“And the man and his wife were both naked and were not ashamed.”
I seem to be raising an exhibitionist. I want to protect his identity, so I won’t reveal which child, but one of my little boys (under 7) apparently has no sense of shame. He’ll run through the house naked, having “forgotten” to bring his clean pajamas and underwear down for after his shower, never giving a second thought to his, ahem… current state of affairs. I’m praying, hoping, that someday here soon he will develop a sense of modesty and dignity – we’ll see.
I only mention this because I’ve been thinking quite a bit lately about the story of the fall. We read in Genesis 3 that Adam and Eve eat from the fruit of the Tree of the Knowledge of Good and Evil, and we are told that their “eyes were opened, and they knew that they were naked.” The next thing we know, Adam and Eve are sewing fig leaves together, hiding from the sound of the Lord walking in the garden. They hid in fear, for they knew they had disobeyed God, and they knew the consequence of such disobedience: death. They made loincloths to cover their shame, a shame they did not know up to that point.
Where did this sense of shame come from? They were naked before and knew no shame. God created them, male and female, and God called His creation good. Why they are they ashamed of their bodies? Was there some physical change that suddenly made them shameful? Did the Tree of the Knowledge of Good and Evil add 50 pounds, fast? If that were the case, then all we would need to do to lose this shame is return to the ideal physical form, whatever that may be. While I could stand to lose a few pounds, I don’t think that will take away my shame before God. So what were they ashamed of?
Donald Barnhouse writes in his commentary on Genesis, “It was not skin nakedness that they discovered, but the nakedness of their dead souls… When sin came there was nothing left of righteousness and they were naked indeed. We must not think of this as a change from blissful innocence of nakedness to a conscious knowledge of it, but from glory to nudity.”
Their shame came from the loss of glory, and while they had always been physically naked, now there was a spiritual nakedness, too. This was not an embarrassment over a lack of clothing. It came from deep within, from a fear of exposure, of being really seen, known as a sinner, a rebel from the ways of God. I think this is a shame we all share. We know our sins, they are ever before us. While it would be humiliating to be exposed physically before others, to have my soul laid bare before God and man is truly terrifying.
D.A. Carson writes in The God who was There, “You cannot hide moral shame with fig leaves… You cannot undo the loss of innocence. It cannot be undone. We cover ourselves in shame. There is no way back to innocence. In the Bible, there is only a way forward – to the cross.”
You see, even in the fall we have a glimpse of the Gospel. God provides a cover for Adam and Eve’s sin and shame with garments of skin (Gen 3:21), presumably that of a lamb. The first sacrifice for our sins was made by God. And the final, perfect, sacrifice for our sins, to finally remove the guilt and shame, would also be made by God.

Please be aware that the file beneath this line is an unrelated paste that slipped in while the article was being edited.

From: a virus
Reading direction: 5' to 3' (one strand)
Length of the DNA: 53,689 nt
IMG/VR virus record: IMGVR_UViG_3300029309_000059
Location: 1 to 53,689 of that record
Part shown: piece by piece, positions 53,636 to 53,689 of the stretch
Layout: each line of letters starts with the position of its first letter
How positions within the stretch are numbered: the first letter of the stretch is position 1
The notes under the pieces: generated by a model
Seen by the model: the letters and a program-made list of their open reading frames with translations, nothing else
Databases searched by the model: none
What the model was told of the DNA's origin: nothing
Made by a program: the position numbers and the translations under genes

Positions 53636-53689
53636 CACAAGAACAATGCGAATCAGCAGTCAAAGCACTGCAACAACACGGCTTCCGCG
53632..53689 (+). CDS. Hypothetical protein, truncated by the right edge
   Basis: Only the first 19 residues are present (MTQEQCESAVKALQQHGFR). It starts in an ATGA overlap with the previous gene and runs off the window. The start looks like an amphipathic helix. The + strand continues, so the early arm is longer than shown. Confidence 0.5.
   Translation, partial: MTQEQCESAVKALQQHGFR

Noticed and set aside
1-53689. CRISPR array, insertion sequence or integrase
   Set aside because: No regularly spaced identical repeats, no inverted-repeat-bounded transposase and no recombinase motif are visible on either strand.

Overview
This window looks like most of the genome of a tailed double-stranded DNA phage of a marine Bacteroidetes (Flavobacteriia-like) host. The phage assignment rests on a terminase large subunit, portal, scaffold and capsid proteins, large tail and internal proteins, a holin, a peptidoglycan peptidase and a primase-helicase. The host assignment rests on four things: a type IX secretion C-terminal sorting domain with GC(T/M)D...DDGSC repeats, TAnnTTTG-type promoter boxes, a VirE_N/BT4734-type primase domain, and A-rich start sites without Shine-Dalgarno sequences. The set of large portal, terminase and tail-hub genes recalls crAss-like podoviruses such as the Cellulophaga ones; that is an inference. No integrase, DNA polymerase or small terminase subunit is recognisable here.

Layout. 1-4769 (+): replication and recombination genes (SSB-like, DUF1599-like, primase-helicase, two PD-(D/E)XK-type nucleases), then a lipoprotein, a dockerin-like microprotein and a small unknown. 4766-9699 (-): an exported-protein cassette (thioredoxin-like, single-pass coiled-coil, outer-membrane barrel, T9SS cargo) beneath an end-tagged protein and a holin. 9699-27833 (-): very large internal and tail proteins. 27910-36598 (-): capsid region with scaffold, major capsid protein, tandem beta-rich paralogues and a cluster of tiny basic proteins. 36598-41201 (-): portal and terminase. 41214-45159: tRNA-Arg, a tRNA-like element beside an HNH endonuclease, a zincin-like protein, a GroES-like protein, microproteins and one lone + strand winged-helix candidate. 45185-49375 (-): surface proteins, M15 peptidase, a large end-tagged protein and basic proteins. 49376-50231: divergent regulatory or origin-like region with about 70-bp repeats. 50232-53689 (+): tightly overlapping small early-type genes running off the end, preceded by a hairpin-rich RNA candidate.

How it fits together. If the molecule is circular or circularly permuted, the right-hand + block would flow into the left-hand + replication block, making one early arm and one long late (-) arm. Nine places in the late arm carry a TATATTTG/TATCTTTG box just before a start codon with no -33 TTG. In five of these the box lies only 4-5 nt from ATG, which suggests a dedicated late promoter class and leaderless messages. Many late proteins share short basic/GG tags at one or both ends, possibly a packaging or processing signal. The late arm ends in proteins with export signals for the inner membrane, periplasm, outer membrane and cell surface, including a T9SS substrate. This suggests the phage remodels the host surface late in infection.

John tells us that in Christ, the Word of God became flesh and dwelt among us (John 1:14). That very thing which brings us shame, the flesh, the body, Christ took upon Himself so that He could take our shame away. 1 Peter 2 says, “He has borne our sins in His body upon the cross.” Isaiah 53:4 says, “He has borne our griefs and carried our sorrow.” Every consequence of sin has been put upon Christ and has been answered in Him as well. The debt has been paid. Sin in has been atoned. The dividing wall of hostility has been torn down. The chains have been broken. Death has been defeated. Judgment has been satisfied.
He came in the flesh to take away our guilt and shame, not so that we can go back to being naked, but so that we could be further clothed in glory (2 Cor 3:18, 5:4). The glory for which we were created, the glory we lost in sin, the glory whose absence is our shame, has been restored and magnified in our Savior Jesus Christ. When we come to Him in faith, laying down the “fig-leaf” attempts at self-righteousness and trust in His perfect, complete, and eternal righteousness, then we will begin to know the freedom from guilt and shame deep in our souls.
“Man of Sorrows,” what a name
for the Son of God, who came
ruined sinners to reclaim!
Hallelujah! What a Savior!
Bearing shame and scoffing rude,
in my place condemned he stood;
sealed my pardon with his blood:
Hallelujah! What a Savior!
Maybe I should rethink the title. He did not come to bring us shame, but He did come to take our shame. He came not to cause it, but because of it. How’s that?
Here is another quote that I thought of putting in –
“Shame arises only out of the knowledge of humankind’s dividedness, of the world’s dividedness in general, and thus also of one’s own dividedness. Shame expresses the fact that we no longer accept the other as God’s gift but instead are consumed with an obsessive desire for the other; it also expresses the knowledge that goes along with this that the other person too is no longer content to belong to me but desires to get something from me. Shame is a cover in which I hide myself from the other because of my own evil and the other person’s evil, that is, because to the dividedness that has come between us. Where one person accepts the other as the helper who is a partner given by God, where one is content with understanding-oneself-as-derived-from and destined-for-the-other, in belonging-to-the-other, there human beings are not ashamed. In the unity of unbroken obedience one human being stands naked before another, uncovered, revealed in body and in soul, and is not ashamed. Shame arises only in a split-apart world. Dietrich Bonhoeffer, Creation and Fall